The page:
Meet 26-year-old Avinash Karpe, a chemist who, along with researchers at Melbourne's Swinburne University of Technology, is developing a technique to turn winery waste products into biofuel. If all goes according to his plan, we may one day be powering our homes and cars with the remnants of a '96 Nebbiolo. I'll drink to that.
"The process is quite simple, really," says Karpe as we chat in the office of his PhD research supervisor, Professor Enzo Palombo. The wine industry produces vast amounts of waste material—material that the EU has recently classified as industrial waste—that usually becomes landfill. "After the grapes are pressed, and all the juice is extracted, what we are left with is all this plant material which is normally just thrown away. So, we reasoned, 'Is it possible to turn that material into something more valuable?'" The idea behind Karpe's project is to see whether he could turn it into a biofuel for everything from transport to heating.
With the help of a fungi cocktail (consisting of Trichoderma harzianum, Aspergillus niger, Penicillium chrysogenum, and Penicillium citrinum), Karpe breaks winery waste material down into basic carbohydrates that can be fermented, producing biofuels such as ethanol. If all this works, not only will Karpe's team reduce industrial waste, but also provide a cleaner alternative to traditional fuel sources. And did I mention it could also play a role in solving world hunger?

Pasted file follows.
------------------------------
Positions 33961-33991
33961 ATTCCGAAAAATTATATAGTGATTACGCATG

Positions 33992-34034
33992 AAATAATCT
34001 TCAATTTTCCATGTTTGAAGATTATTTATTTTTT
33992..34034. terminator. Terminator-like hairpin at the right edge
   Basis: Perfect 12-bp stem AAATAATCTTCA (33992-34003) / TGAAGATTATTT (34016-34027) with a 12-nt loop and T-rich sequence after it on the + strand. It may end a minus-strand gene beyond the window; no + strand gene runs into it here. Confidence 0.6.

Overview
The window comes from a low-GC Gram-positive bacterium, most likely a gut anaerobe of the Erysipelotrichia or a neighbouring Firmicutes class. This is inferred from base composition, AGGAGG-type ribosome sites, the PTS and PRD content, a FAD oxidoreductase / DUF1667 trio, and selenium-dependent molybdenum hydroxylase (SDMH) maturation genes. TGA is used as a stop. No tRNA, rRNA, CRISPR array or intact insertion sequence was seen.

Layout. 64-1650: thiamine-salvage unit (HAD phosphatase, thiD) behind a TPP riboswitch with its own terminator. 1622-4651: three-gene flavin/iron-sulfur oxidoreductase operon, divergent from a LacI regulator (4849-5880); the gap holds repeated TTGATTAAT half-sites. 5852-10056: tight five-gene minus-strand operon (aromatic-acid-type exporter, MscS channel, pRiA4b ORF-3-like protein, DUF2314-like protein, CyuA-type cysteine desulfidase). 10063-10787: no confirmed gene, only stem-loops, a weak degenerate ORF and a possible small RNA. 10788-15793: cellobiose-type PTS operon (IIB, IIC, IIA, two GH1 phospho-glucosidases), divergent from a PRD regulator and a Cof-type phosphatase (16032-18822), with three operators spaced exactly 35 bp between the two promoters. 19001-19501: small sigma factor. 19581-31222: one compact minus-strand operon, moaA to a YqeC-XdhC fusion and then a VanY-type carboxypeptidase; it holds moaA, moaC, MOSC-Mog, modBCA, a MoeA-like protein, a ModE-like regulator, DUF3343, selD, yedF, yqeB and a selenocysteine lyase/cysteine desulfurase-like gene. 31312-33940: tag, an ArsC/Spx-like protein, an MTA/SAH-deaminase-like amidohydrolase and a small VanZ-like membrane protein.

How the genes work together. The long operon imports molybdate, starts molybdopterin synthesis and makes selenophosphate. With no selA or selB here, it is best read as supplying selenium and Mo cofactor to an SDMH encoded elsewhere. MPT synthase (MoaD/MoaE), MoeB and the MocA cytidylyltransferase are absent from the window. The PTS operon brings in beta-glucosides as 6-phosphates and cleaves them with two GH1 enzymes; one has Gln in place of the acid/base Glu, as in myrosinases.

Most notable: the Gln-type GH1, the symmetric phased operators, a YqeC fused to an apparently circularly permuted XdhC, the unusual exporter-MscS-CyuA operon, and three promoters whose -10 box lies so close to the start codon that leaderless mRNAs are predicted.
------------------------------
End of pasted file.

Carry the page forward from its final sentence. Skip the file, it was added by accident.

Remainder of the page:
"The US uses corn or corn starch and turns that sugar into ethanol. In Brazil, it's sugar cane," Professor Palombo notes. "What we're saying is let's not use things which are potentially food. Why are we turning corn into ethanol? Corn is a food—it's just wasteful. And the large push now is to turn non-food biomass into fuel. So we're sort of killing two birds with one stone. We are taking a non-food material which is winery waste, and an industrial pollutant, and turning it into something useful."
As for its medicinal properties, winery waste could potentially be transformed into compounds such as antioxidants, cancer drugs, or antibiotics, Karpe explains. After all, many of our medicines today are derived from plants. A good example is quinine, a plant-derived compound, which is used to treat malaria.
So how did this idea come about? "Well, petrol is getting more expensive," says Karpe. "As a student, I can't afford the petrol. So probably one day I can make my own petrol. Something like Back to the Future." The research hasn't gotten quite that advanced yet, but according to Karpe, "it's just a matter of time until it goes commercial."
"Last year, the Australian Bureau of Statistics published a report saying that Australia was producing about 1.7-1.8 million tonnes of wine grapes every year. And roughly 40 to50 per cent of that amount gets disposed of as solid waste. So we are looking at that 40 to 50 percent which essentially goes in the landfill, polluting the environment. We are hoping to change that," says Karpe.
Don't be pouring that bottle of red down your fuel tank anytime soon, though—it's still early days in development. But if Karpe continues on his promising road, one day we may very well be driving grape-powered cars.